Around 11:30 Tuesday morning, nurse Camy came to escort me to the procedure room in a double wide wheelchair. Unfortunately for her, manuerving the wheelchair and Dirk (what I have named my constant companion IV pole) proved to be difficult. By the time we had run into the wall each side of the elevator and a door, Camy was snorting with laughter and another nurse saw her distress and came to rescue us. Together they were able to get Dirk and me to the TE room. When we arrived I was greeted by a nurse who quickly became nicknamed "Tasky Jen". Because of the bumpy wheelchair ride we had arrived late and she had many things to do before the doctor arrived for the procedure.
As Jen tempted to focus on the details of the procedure, I attempted to distract her with humorous antecdotes and silly stories. However, Tasky Jen was indistractable. At that point I told her that I had a very funny story for her but that I would wait for her to ask me to tell it to her because I was afraid I would distract her. I was quiet for a very long time. When I could tell she was done with everything I had to remind her to ask me for the funny story.
At that point in time I began to answer the questions she had asked a half hour earlier. She had asked about problems with sedation which gave me the opportunity to discuss the thrill of projectile vomiting. Before I had my breast reduction several years ago everything consistantly landed on my chest. However, immediately following my breast reduction surgery I sat up and projectile vomited onto my toes. I can clearly remember a sense of sweet satisfaction that finally the things coming out of my mouth would no longer be landing on my chest.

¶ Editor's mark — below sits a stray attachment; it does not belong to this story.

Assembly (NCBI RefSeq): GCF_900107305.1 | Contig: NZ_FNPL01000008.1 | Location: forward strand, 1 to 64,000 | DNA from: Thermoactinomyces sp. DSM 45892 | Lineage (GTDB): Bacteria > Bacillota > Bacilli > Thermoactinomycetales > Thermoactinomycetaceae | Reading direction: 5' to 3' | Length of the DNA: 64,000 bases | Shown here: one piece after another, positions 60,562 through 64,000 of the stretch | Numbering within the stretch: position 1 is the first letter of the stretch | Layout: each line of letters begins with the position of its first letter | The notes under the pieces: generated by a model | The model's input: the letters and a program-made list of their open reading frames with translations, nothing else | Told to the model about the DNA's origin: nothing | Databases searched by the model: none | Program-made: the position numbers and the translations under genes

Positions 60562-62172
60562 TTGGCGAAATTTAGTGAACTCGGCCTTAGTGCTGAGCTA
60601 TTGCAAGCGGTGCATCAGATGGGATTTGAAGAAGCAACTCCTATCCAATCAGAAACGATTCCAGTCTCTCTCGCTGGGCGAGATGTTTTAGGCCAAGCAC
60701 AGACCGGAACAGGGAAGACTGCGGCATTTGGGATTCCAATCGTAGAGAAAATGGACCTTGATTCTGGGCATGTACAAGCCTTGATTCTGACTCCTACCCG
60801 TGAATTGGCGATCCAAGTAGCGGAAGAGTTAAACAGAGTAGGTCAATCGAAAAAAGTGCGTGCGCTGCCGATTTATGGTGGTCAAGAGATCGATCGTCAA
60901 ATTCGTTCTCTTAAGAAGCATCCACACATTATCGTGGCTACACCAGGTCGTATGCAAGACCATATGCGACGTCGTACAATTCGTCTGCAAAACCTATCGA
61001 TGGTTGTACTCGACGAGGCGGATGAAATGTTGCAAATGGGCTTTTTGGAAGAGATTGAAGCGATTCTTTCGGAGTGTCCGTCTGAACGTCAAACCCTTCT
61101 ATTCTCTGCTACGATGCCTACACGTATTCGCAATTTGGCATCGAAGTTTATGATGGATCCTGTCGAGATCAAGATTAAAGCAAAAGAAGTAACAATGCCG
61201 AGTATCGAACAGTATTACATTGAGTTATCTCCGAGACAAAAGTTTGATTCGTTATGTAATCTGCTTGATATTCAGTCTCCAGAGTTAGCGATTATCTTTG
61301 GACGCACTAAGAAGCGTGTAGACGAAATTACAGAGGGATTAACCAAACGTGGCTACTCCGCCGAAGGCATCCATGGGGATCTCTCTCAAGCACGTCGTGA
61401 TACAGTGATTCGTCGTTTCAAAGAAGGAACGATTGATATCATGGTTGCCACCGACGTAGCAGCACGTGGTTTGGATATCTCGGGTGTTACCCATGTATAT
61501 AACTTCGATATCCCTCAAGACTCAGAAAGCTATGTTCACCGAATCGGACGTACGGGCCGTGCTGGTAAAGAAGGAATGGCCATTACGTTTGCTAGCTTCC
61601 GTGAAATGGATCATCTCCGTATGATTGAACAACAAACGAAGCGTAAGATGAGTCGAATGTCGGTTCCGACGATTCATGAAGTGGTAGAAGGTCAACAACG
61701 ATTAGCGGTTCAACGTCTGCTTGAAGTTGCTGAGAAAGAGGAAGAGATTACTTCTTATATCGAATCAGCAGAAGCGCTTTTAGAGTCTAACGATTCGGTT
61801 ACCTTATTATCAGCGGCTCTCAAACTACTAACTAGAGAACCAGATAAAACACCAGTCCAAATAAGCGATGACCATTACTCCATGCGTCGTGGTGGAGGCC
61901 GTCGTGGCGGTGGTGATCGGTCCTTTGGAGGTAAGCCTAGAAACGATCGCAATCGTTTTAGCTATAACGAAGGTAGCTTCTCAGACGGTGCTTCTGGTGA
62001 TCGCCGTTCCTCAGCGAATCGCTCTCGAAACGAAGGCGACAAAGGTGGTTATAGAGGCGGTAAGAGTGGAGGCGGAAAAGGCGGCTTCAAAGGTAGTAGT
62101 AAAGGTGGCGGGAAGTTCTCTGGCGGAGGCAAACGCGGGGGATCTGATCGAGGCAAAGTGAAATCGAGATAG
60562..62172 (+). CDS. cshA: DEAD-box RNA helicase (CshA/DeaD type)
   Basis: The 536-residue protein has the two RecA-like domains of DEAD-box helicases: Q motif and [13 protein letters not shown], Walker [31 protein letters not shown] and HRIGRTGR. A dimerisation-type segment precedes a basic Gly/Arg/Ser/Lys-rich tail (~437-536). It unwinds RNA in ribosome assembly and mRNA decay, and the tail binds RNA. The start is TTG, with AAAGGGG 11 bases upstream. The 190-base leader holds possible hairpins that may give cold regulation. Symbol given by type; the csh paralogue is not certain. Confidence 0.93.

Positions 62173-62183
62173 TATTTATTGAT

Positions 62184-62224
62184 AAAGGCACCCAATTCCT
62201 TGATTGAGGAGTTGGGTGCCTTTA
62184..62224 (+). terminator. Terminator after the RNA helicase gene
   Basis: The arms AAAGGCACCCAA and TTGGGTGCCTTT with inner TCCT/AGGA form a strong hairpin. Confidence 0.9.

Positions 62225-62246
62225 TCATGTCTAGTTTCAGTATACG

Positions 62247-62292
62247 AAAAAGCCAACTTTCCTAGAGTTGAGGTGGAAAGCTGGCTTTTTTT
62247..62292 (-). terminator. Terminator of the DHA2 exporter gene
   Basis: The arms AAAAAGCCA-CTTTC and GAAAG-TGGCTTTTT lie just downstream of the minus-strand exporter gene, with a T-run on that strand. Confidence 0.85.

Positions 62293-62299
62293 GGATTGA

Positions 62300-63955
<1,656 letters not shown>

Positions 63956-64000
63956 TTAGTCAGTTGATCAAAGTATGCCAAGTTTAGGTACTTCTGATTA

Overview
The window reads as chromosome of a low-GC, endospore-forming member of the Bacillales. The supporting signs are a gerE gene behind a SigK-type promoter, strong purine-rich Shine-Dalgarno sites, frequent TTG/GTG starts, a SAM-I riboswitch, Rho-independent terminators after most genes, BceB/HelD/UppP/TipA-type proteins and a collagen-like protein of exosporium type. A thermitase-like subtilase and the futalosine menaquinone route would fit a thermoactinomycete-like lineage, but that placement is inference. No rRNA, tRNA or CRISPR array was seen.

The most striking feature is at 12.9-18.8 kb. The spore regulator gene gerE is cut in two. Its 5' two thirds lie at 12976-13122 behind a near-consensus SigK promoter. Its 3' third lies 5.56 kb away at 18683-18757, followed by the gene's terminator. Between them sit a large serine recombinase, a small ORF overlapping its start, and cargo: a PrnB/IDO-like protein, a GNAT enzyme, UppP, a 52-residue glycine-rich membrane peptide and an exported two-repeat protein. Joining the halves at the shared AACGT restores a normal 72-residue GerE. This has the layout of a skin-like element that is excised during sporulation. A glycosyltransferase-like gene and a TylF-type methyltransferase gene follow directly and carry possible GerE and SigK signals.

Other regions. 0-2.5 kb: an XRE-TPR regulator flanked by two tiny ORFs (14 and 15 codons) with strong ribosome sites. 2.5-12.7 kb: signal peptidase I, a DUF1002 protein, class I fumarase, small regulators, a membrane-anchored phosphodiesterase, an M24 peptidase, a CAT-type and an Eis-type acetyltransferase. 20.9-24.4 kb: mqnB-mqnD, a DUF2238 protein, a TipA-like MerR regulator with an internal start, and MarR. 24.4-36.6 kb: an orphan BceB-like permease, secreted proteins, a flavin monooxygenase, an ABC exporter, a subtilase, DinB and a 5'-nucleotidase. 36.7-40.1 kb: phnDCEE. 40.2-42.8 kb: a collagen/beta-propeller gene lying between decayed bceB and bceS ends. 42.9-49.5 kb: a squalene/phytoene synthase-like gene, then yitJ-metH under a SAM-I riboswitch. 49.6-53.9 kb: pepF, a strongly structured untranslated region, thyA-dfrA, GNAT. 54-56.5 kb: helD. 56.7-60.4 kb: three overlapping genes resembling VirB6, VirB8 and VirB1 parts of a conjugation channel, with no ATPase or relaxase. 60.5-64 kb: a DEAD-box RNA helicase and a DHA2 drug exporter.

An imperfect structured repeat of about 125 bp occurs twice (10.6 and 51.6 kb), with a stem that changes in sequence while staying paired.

I'm not sure that Jen fully appreciated my story or felt that it was worth waiting for, but hey, this is about ME. I have a frickin' blood clot in my heart. So if I want to tell a funny story, you'd better listen, babe.
The doctor finally arrived, a new guy whose name I never learned, who though he smiled tolerantly was eager to sedate me and shut me up. First, however, he had to numb my esophagus. The first thing that he did was to mention that the stuff he was about to spray in my mouth was vile tasting. I quickly turned to "Tasky Jen" and said, "I guess you left that out." (She had indicated before that she had thoroughly prepared me for the procedure.) He underestimated the vileness of the taste and it left me gagging, wretching and attempting to throw up into a small blue puke bag. However, since I had not eaten in 23 hours there was nothing to puke up. I mentioned at that point to the doctor that I had a highly sensitive gag reflex. So he smeared gray gel on a popsicle stick and shoved it down my throat. He then instructed me to "Suck on it." They insisted that I wrap my lips around the stick and continue to suck. However, the irony of a doctor shoving a popsicle stick down my throat immediately after I explained my sensitive gag response had me chuckling and unable to explain my giggles. I'm sure by this point both "Tasky Jen" and the doctor were wondering if I had come down from the psych floor. When the popsicle stick came out and my throat was numb they were both relieved that it was finally time to sedate me.
The next thing I remember was waking up feeling a tube down my throat and the doctor telling me it was almost over. He pulled it out and explained to me the results. "Tasky Jen" told me I needed to wait about a half an hour before coming back to my room. About 20 minutes later I realized that I had no clue what the results were because I couldn't remember what the doctor had said. So I called Jen in and had her repeat them. Apparently the blood clot in my heart was very evident but they could not detect any trouble at all with the structure of my heart. The valves were all working properly and everything, other than the clot, seemed to be fine. I was wheeled back without event to my room and the nurse wrote on the board when I could begin to eat and drink. At 3:54 I could have my first liquids in 26 hours and at 4:54 I could eat a meal. By this point in time the beloved Kari had arrived and was able to count down with me the minutes until I could do those things.
Note: It is now Thursday morning at 10:50, nearly 48 hours after the procedure and my throat still hurts so much from minor discomfort.